Knightly, who knew Emma’s family intimately, understands Emma’s behaviour which may explain her fear of commitment and her father’s self-centered opposition to marriage.

In anguish, she supports the high sacrament of marriage, and earnestly goes about her business of setting one with the other. While she shuns marriage for herself, she subconsciously yearns to be married, no different from genteel young women of her society with similar aspirations.

Mr Knightly, the oldest and wisest of Jane Austen’s male mentors, is a serious, strong and attractive councillor. He has authority and beneficence. He is credible, likeable, humorous and fallible. Wayne Booth describes Knightly as the most morally reliable character in the novel (23).

He brings about Emma’s redemption, rescuing her from loneliness, within a confining and unstimulating environment. He has the most concern for her welfare;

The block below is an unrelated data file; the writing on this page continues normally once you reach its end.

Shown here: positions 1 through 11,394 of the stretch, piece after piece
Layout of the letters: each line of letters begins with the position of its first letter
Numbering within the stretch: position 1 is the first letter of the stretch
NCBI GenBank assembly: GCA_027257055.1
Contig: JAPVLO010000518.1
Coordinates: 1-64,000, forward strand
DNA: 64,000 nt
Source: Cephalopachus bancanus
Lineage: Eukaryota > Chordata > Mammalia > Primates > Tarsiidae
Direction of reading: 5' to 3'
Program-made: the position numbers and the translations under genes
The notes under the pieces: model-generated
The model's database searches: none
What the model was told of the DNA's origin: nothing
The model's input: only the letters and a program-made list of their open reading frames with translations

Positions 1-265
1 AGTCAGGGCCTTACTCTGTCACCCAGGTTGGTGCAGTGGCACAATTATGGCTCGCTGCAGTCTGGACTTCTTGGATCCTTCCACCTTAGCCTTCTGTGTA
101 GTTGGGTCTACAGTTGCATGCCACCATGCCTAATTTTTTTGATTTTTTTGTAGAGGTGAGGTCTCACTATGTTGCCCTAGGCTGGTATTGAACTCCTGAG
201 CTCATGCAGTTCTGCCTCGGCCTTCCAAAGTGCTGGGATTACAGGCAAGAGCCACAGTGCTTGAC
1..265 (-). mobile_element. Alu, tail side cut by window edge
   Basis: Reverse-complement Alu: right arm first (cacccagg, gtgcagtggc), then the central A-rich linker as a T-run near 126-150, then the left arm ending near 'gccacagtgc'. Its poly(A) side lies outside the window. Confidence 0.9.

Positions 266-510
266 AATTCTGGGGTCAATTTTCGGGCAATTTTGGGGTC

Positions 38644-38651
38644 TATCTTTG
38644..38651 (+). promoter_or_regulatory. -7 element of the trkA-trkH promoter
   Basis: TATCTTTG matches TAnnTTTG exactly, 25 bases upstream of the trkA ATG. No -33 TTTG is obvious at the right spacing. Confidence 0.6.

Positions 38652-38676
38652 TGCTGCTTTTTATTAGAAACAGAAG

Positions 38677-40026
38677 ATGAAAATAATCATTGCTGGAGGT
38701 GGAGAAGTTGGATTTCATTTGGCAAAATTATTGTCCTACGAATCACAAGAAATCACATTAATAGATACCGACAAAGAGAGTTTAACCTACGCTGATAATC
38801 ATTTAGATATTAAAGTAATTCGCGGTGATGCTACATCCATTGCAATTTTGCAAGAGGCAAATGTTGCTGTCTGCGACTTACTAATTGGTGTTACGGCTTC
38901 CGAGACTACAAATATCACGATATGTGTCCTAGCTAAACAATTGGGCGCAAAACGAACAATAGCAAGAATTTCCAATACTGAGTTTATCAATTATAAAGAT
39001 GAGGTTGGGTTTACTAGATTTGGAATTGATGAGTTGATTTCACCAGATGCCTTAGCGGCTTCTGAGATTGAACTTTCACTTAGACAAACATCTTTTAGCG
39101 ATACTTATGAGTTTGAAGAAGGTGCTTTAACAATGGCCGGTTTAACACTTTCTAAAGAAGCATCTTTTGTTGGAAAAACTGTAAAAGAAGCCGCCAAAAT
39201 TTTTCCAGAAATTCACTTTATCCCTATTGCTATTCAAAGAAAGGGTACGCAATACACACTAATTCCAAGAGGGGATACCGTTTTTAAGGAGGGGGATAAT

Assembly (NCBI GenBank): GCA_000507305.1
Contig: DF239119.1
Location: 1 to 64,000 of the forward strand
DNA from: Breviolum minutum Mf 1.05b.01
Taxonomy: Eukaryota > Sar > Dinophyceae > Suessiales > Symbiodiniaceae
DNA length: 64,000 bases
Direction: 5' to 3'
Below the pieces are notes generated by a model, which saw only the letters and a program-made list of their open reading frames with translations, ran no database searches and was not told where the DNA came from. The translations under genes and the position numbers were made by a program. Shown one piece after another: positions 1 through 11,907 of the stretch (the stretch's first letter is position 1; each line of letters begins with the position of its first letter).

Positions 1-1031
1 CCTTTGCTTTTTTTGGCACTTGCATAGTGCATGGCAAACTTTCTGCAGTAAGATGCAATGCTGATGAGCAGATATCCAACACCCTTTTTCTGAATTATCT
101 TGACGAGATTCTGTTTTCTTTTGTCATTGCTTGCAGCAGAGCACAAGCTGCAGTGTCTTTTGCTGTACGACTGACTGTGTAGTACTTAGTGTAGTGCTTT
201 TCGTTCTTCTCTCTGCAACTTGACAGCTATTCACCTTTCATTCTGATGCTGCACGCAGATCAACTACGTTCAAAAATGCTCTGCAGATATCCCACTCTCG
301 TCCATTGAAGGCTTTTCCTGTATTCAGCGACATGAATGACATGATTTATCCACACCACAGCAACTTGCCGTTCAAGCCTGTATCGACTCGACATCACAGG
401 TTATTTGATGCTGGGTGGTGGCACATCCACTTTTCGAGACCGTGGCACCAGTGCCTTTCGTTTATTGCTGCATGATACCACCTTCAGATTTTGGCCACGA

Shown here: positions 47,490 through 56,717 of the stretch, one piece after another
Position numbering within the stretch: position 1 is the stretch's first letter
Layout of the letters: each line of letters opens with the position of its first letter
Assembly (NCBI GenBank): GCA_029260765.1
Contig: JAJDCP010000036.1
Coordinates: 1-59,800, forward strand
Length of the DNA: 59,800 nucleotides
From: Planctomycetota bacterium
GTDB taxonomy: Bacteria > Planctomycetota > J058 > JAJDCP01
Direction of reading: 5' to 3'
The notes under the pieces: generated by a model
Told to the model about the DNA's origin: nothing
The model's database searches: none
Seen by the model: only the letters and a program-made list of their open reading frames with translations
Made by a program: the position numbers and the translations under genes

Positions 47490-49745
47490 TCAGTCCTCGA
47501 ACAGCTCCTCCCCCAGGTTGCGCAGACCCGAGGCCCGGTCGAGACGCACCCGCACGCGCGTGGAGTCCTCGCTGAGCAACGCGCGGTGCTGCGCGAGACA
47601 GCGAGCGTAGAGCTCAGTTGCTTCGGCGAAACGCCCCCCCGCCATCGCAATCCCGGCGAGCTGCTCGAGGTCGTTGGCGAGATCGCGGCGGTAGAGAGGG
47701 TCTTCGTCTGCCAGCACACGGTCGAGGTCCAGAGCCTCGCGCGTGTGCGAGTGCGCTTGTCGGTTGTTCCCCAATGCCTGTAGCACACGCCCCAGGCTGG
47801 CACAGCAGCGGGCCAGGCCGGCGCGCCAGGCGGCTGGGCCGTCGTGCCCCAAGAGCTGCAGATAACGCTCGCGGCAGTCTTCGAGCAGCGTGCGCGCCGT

“I should like to see Emma in love, and in some doubt of a return; it would do her good. But there is nobody hereabouts to attach her; and she goes so seldom from home.” (141)

Intellectually superior to the characters of Highbury, towering above all and sundry, he is not repressed and restricted as Emma is. He is acutely more observant. Knightly encourages forgiveness of Emma’s mistakes. He brings two lovers, Harriet Smith and the farmer, Robert Martin, together.

“In her carriage with the depressed and silent Harriet Smith Emma felt the tears running down her cheeks almost all the way home, without being at any trouble to check them, extraordinary as they were.”